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What OnLive app compliance means for Desktop as a Service providers

The OnLive app for cloud-hosted desktops has bent to Microsoft's will, opening the door for more DaaS offerings and making it known that violations won't be taken lightly.

Now that the OnLive app finally complies with Microsoft cloud-hosted desktop licensing policies, all Desktop as a Service providers are back on equal footing.

Over the weekend, users noticed that the underlying operating system for OnLive's Desktop as a Service (DaaS) offering changed from Windows 7 to Windows Server 2008 R2 Remote Desktop Services (RDS). It's an under-the-radar move, for sure, and one that all but acknowledges that the OnLive app was operating outside Microsoft's rules that govern Windows 7 virtualization for cloud-hosted desktops.

Desktop as a Service providers on level playing field

The people getting the raw end of the deal so far have been the business-oriented Desktop as a Service providers who are playing by the rules. They've built their cloud-hosted desktop models to operate within the confines of Microsoft's licensing -- despite how absurd those rules appear to be. The OnLive app threatened to blow that away by offering DaaS for a price that obviously showed it was either ignoring something, had found a loophole or had a special licensing agreement with Microsoft.

Enterprise Desktop as a Service providers probably haven't lost business because of this, though, because any company looking at the OnLive app was skeptical of how there could be such a difference in offering and price. Still, the turmoil around cloud-hosted desktop licensing over the past few months may have slowed down adoption among other Desktop as a Service providers.

The best thing to come from all this is the validation that the DaaS industry, community and even Microsoft can police and enforce (in the case of Microsoft) those rules to make sure everyone plays fair.

The door is open for more DaaS

Clearly, the OnLive app controversy struck a nerve with both IT pros and consumers, and it could be that this shows a definite market for consumer-oriented Windows virtual desktops.

DaaS could be another angle for virtual desktop hosting companies to take advantage of beyond business use cases. An offering using Windows 7 is almost impossible to deliver for a reasonable cost, but Desktop as a Service providers could deliver one that uses RDS for an extremely low cost. Plus, Windows Server 2008 R2 can deliver desktops under a Service Provider License Agreement (SPLA), which makes it very easy to achieve the density that lowers the cost per desktop to a level that consumers might be willing to pay to access Windows from their iPads.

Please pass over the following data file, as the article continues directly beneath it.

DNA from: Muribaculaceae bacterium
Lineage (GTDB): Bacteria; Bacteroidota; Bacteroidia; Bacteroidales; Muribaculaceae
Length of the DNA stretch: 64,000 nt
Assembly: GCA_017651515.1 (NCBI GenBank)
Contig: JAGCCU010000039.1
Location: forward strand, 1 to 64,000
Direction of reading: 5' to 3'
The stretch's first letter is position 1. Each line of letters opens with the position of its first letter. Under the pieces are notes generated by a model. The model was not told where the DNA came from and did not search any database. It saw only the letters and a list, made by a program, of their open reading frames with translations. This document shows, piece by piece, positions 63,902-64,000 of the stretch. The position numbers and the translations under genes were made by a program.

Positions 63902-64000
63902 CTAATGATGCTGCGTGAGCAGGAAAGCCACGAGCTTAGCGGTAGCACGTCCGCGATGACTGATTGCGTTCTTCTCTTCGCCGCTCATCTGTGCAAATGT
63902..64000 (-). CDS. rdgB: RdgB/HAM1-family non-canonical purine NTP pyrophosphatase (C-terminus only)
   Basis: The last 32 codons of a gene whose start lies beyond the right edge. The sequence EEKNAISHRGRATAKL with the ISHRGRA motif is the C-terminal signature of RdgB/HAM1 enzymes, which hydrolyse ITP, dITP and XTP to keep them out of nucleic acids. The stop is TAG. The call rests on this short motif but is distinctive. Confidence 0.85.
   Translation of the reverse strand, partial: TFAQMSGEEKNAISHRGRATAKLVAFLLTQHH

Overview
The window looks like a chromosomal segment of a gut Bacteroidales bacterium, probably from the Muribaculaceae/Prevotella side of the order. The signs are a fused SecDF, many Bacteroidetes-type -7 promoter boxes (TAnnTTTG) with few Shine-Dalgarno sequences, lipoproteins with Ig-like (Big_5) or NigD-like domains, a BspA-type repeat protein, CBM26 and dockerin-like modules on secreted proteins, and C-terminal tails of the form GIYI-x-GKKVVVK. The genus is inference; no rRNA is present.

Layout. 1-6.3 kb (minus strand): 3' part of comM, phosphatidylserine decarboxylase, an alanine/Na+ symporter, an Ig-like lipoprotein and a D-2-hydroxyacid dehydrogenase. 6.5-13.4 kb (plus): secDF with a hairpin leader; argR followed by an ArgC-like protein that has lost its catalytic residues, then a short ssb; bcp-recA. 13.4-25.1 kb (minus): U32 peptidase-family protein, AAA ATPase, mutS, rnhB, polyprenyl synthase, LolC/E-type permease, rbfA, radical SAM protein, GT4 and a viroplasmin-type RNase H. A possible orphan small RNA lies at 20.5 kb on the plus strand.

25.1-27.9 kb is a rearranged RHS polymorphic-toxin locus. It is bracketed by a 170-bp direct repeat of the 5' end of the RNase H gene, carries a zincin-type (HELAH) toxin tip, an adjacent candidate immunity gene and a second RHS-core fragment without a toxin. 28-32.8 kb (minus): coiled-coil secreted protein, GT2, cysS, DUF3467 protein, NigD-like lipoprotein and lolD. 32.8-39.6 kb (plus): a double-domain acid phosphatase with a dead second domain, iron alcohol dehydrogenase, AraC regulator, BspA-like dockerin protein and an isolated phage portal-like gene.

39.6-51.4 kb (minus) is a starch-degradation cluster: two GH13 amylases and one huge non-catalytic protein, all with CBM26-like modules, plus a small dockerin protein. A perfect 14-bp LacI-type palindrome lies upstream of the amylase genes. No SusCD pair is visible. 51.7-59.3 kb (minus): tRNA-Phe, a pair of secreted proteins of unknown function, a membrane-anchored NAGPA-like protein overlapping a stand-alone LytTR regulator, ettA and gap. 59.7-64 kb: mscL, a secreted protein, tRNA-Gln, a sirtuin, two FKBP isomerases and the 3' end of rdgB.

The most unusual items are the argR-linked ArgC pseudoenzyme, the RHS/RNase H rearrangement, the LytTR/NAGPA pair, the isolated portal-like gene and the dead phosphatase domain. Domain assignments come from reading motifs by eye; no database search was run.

Are Windows devices on the way out?

We're seeing more people favoring native applications running on iPads and other mobile devices, interacting with data through cloud storage services such as Dropbox. Windows devices aren't exactly going away, but their market share is decreasing as companies release more devices and users purchase them. The physical number of Windows devices hasn't started to decline yet, but the percentage of time consumers are using Windows to do things is on the way down.

More on cloud-hosted desktops:

Microsoft clarifies cloud-hosted desktop licensing, stings OnLive

Cloud providers defy Microsoft licensing to compete with OnLive

OnLive app appears to cave to Microsoft's demands

It's only a matter of time before people realize that they don't need a Windows computer at home for the more complex stuff if they can just access a Windows remote desktop on their iPad. They can even pair it with a Bluetooth keyboard and use the iPhone as a trackpad.

This isn't likely to happen in the business world for a while, but consumers are a lot more nimble than companies. A free or cheap product delivering Windows desktops to devices that cover those one-off situations where people need Windows absolutely makes sense.

Microsoft licensing remains unchanged

Unfortunately, the licensing reform we all wanted didn't happen. There is still no SPLA license for Windows 7. Still, the community rallied around it, and Microsoft is more aware than ever that people want it.

Most importantly, it means Microsoft wasn't working any secret, back-room deals that gave one company an unfair advantage and that Microsoft is clearly holding everyone to the same set of rules for cloud-hosted desktops and more.

Maybe OnLive can join the fight now, campaigning for some sort of SPLA program for Windows 7 or Windows 8. Now that they're playing by the rules, I see the value in the OnLive app for cloud-hosted desktops. If others see it, too, perhaps we can all make a larger case and Microsoft will bend a bit.

If nothing else, a new use case has been born, and we're likely to see consumers hopping on board as we move into a world where you don't need a physical PC to do things.

Gabe Knuth
is an independent industry analyst and blogger, known throughout the world as "the other guy" at BrianMadden.com. He has been in the application delivery space for over 12 years and has seen the industry evolve from the one-trick pony of terminal services to the application and desktop virtualization of today. Gabe's focus tends to lean more toward practical, real-world technology in the industry, essentially boiling off the hype and reducing solutions to their usefulness in today's corporate environments.

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Should Microsoft add a Service Provider License Agreement to Windows 7?